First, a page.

4 Dec 2014

The Big Breastfeeding Barney

The news earlier this week that London mummy Louise Burns was asked to cover up while breastfeeding her baby in posh hotel Claridge’s, has yet again highlighted society’s hostile attitude to breastfeeding.
Claridge’s has defended its actions and issued a statement saying "We are saddened to see what is being discussed and we feel we need to clarify that breastfeeding is of course embraced at Claridge's. All we ask is that mothers are discreet towards other guests."
From what I can see, Louise Burns was pretty discreet. But even if she wasn’t, is it really reason enough for people to be “offended” by a baby doing the most natural thing, feeding when it’s hungry, a prime instinct, and its mother tending to this need? One thing’s for sure, if she hadn’t, that baby would have caused a much bigger scene and much greater offence by screaming its little lungs out!
Some of the people who were seemingly “offended” by Burns and her baby equated breastfeeding to pooing, stating that the latter was also natural, but that we don’t do that in public.
Really? Is breastfeeding an innocent baby really the same as pooing?  I find that quite a sad and disturbing outlook.
We are surrounded day in and day out across all forms of media by breasts and bums and far more nudity that many people care to see, but that hardly causes a stir. Is a baby being breastfed really more offensive than that? What about Page 3 girls or Miley Cyrus’ bits and Rihanna’s boobs and Kim Kardashian’s, well, everything that’s on display all the time? It seems that everyone wants to see breasts all the time, until it’s a feeding baby, then it’s an “offence”.
I’m by no means a militant breastfeeder or campaigner. I actually just think every Mum should feed her baby as she deems right and what suits her, whether that’d be breast or bottle. Myself, I exclusively breastfed Alex for the first three months and for the last month I have been combination feeding, having introduced one to two top up bottles a day, and that works just fine for me.
Personally, I’ve never been one to breastfeed in public, and I always try to avoid it as far as I can, preferring to feed Alex at home just before I have to go somewhere or timing meetings and appointments roughly around Alex’s feed times. But that’s just me and my individual choice.
I’ve never felt that comfortable with breastfeeding in public, and when I think about it, it’s probably because I don’t want to expose myself  *no pun intended* to negative reactions or comments (although I am certainly able to defend myself, I  just can’t be bothered with the aggro). And also, truth be told, I like cuddling up with Alex on my sofa, just me and him, getting comfy and relaxing, and not necessarily being surrounded by the hustle and bustle of restaurants, pubs or other public places. And I know that he feeds better in a calm environment.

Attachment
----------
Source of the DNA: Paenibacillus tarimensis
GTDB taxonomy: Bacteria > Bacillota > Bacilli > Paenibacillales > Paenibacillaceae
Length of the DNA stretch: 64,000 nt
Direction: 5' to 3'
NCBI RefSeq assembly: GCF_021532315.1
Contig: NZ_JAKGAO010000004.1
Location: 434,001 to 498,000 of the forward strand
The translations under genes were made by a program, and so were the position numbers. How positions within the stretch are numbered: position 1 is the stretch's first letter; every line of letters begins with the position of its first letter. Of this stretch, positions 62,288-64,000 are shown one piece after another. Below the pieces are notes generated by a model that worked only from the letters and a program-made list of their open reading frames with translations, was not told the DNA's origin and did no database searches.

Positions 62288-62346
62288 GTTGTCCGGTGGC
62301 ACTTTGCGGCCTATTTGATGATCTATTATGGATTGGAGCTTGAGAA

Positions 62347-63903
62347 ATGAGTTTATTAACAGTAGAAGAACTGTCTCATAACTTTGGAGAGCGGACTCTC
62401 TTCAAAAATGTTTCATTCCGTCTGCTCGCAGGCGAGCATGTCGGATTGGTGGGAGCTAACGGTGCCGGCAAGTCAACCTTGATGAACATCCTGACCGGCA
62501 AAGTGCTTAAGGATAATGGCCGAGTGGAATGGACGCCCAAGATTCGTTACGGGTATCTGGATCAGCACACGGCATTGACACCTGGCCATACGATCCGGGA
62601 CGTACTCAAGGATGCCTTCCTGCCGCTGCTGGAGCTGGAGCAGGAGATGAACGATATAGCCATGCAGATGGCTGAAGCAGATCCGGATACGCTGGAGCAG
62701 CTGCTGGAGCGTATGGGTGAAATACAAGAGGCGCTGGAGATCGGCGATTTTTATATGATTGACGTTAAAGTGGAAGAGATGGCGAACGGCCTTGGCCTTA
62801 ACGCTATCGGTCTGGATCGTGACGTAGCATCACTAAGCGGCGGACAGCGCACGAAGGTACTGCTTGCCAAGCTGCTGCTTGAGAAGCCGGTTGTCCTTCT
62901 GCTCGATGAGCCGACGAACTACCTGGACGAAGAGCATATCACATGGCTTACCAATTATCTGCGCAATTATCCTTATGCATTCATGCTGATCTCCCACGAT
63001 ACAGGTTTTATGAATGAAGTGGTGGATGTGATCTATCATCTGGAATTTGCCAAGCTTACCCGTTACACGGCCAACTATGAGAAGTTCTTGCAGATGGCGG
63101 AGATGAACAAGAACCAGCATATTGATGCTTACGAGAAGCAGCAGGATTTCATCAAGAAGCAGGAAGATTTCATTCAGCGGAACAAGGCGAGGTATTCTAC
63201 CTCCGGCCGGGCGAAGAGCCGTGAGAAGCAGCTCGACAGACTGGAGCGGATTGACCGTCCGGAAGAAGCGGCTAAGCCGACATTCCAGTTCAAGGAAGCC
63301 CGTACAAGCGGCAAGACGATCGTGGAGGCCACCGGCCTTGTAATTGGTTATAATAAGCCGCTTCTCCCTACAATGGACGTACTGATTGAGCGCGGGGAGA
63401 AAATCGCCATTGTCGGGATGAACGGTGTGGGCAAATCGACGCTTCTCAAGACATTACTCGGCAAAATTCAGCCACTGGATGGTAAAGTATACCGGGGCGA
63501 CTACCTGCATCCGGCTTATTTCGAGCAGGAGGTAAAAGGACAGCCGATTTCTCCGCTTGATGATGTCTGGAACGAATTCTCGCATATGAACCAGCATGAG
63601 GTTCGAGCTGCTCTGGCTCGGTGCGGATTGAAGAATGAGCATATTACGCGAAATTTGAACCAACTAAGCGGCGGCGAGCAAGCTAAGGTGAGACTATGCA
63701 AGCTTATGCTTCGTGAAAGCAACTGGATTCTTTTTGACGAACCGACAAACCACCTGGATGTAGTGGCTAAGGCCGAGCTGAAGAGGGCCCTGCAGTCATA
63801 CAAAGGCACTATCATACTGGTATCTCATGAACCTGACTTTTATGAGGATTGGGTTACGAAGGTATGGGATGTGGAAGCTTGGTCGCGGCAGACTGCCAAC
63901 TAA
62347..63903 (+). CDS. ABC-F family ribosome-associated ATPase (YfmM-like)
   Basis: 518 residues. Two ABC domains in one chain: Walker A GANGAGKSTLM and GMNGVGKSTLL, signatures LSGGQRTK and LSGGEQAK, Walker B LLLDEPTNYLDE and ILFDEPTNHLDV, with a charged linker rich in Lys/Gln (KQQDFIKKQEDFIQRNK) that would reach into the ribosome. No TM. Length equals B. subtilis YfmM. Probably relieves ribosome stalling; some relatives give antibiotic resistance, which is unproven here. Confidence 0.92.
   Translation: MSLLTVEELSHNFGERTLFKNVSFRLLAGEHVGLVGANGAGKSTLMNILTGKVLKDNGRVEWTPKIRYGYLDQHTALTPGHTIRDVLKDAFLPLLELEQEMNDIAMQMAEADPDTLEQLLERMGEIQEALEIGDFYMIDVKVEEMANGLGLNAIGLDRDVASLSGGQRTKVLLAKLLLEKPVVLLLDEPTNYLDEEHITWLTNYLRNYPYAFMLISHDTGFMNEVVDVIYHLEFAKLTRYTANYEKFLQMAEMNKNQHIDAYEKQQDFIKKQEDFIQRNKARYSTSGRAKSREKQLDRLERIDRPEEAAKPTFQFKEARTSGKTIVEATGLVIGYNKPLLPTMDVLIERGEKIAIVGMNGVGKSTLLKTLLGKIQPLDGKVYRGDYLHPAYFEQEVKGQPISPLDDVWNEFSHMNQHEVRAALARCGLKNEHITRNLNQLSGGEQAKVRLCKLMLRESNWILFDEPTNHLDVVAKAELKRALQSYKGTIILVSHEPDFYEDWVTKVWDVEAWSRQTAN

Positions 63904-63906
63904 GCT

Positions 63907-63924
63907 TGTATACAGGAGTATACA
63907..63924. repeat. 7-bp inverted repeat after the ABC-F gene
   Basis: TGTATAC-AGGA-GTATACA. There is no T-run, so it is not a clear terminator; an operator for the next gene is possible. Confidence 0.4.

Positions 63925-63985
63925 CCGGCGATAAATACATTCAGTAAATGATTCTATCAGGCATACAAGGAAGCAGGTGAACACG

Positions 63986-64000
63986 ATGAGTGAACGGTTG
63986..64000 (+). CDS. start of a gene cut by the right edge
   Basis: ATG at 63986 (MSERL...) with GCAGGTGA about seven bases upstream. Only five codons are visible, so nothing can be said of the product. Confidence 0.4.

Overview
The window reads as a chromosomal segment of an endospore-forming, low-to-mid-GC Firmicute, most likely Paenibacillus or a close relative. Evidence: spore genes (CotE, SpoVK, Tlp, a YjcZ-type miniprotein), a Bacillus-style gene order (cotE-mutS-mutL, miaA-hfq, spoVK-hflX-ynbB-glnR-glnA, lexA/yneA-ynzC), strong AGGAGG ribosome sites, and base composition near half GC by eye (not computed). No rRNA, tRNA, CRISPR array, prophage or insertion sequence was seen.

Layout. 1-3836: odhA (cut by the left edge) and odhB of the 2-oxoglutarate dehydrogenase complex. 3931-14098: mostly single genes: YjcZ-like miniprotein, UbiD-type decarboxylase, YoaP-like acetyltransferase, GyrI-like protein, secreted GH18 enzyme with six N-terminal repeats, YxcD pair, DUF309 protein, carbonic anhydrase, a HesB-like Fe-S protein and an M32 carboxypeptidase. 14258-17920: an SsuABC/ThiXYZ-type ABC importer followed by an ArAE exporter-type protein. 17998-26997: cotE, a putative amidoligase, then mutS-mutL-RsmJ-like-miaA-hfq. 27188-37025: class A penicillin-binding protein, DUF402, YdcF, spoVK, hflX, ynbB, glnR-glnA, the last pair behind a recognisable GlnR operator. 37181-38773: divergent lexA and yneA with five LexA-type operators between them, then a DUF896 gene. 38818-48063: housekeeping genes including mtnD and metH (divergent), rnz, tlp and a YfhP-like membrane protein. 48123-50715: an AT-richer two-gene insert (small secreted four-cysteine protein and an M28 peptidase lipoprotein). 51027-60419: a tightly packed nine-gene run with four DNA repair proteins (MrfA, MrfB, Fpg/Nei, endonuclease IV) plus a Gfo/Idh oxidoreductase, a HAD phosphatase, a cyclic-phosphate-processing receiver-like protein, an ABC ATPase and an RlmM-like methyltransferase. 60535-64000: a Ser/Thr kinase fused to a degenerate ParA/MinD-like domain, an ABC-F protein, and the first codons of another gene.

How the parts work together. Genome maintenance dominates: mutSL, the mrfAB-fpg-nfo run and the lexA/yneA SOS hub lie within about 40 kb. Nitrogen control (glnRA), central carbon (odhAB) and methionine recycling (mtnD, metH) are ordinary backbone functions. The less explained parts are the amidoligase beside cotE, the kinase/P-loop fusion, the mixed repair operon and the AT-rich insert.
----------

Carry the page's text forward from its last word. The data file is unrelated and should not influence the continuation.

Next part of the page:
However, I have no problem with other Mums breastfeeding in public, and in some ways, I envy them that they don’t get as flustered as I do.
The other issue, of course, is that there are very few public places that offer “discreet” and private rooms where women can go and breastfeed if they so wish. Trust me, I’ve searched for and checked out a fair few.
Those “progressive” places like doctor’s surgeries and shopping centres sometimes cater for breastfeeding Mums, but even they leave a lot to be desired. Most of the times you’re either in a “family room”  - read tiny booth with a hard plastic chair and nothing else, too small to fit yourself and the baby in comfortably, let alone possibly also a pram and extra child - or in a bigger, communal space, with a row of multiple plastic chairs like in some dodgy self-help group, an overflowing bin and a grubby hand basin. And that’s the good examples.
The majority of breastfeeding “rooms” are either directly next to or even in toilets, and you’re surrounded by the smell of faeces, full nappies and sanitary towels. Yum yum.
Would any adult like to eat their breakfast / lunch / dinner in a toilet or toilet environment? Of course not. So why should babies?
Is it so difficult to create a nice environment for breastfeeding Mums, maybe a nice comfy sofa, friendly interior and – hell – even a water cooler and some music, so Mums have got a choice and an alternative to be more “discreet” and “private” as to not offend anyone.
It’s no wonder that most breastfeeding Mums either opt to feed their baby exactly where they are, even if it’s like in Louise Burns’ case in the middle of a posh hotel – and as is our legal right - or like me, don’t even venture out until the baby has been fed to avoid the situation altogether.
But really, it shouldn’t be Mums who have to change where and how we’re feeding, it should be society realising that nurturing a baby, whichever way, is never an offence.

* This is a link-up with the Brilliant Blogpost linky hosted by Honest Mum. Check it out here.



  1. Makes me sick that breastfeeding women are not given the freedom to feel they can breastfeed publically and you are right, bunging a breastfeeding room by a toilet is not on! Thanks for linking up to #brilliantblogposts

    1. I'm sure more people would breastfeed if they were made more welcome and there were more comfortable and private spaces available. I hope that by the time my daughter is a Mum, this is no longer an issue! :-) x


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